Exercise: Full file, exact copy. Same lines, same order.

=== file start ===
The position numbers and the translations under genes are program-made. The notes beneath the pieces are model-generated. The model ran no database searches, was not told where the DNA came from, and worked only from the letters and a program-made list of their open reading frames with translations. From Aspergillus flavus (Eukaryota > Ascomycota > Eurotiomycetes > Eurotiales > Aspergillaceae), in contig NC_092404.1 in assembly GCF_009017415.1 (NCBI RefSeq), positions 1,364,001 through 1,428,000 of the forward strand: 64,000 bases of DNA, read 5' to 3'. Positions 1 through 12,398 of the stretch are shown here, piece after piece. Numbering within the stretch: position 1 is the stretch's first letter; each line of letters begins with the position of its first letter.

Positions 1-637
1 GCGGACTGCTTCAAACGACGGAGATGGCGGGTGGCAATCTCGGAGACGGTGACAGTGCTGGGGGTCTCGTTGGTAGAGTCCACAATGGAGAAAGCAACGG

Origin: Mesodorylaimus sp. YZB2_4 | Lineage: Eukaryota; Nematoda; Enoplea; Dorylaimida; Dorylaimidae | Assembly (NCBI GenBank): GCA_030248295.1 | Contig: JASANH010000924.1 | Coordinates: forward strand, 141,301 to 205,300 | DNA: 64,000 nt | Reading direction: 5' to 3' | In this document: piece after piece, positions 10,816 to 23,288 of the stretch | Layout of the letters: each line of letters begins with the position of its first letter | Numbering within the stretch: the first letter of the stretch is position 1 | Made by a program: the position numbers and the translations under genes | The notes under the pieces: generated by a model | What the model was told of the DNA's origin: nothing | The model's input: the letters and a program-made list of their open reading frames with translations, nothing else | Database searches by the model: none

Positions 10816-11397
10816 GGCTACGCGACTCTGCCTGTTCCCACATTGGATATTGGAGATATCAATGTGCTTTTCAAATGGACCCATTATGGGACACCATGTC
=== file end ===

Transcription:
The position numbers and the translations under genes are program-made. The notes beneath the pieces are model-generated. The model ran no database searches, was not told where the DNA came from, and worked only from the letters and a program-made list of their open reading frames with translations. From Aspergillus flavus (Eukaryota > Ascomycota > Eurotiomycetes > Eurotiales > Aspergillaceae), in contig NC_092404.1 in assembly GCF_009017415.1 (NCBI RefSeq), positions 1,364,001 through 1,428,000 of the forward strand: 64,000 bases of DNA, read 5' to 3'. Positions 1 through 12,398 of the stretch are shown here, piece after piece. Numbering within the stretch: position 1 is the stretch's first letter; each line of letters begins with the position of its first letter.

Positions 1-637
1 GCGGACTGCTTCAAACGACGGAGATGGCGGGTGGCAATCTCGGAGACGGTGACAGTGCTGGGGGTCTCGTTGGTAGAGTCCACAATGGAGAAAGCAACGG

Origin: Mesodorylaimus sp. YZB2_4 | Lineage: Eukaryota; Nematoda; Enoplea; Dorylaimida; Dorylaimidae | Assembly (NCBI GenBank): GCA_030248295.1 | Contig: JASANH010000924.1 | Coordinates: forward strand, 141,301 to 205,300 | DNA: 64,000 nt | Reading direction: 5' to 3' | In this document: piece after piece, positions 10,816 to 23,288 of the stretch | Layout of the letters: each line of letters begins with the position of its first letter | Numbering within the stretch: the first letter of the stretch is position 1 | Made by a program: the position numbers and the translations under genes | The notes under the pieces: generated by a model | What the model was told of the DNA's origin: nothing | The model's input: the letters and a program-made list of their open reading frames with translations, nothing else | Database searches by the model: none

Positions 10816-11397
10816 GGCTACGCGACTCTGCCTGTTCCCACATTGGATATTGGAGATATCAATGTGCTTTTCAAATGGACCCATTATGGGACACCATGTC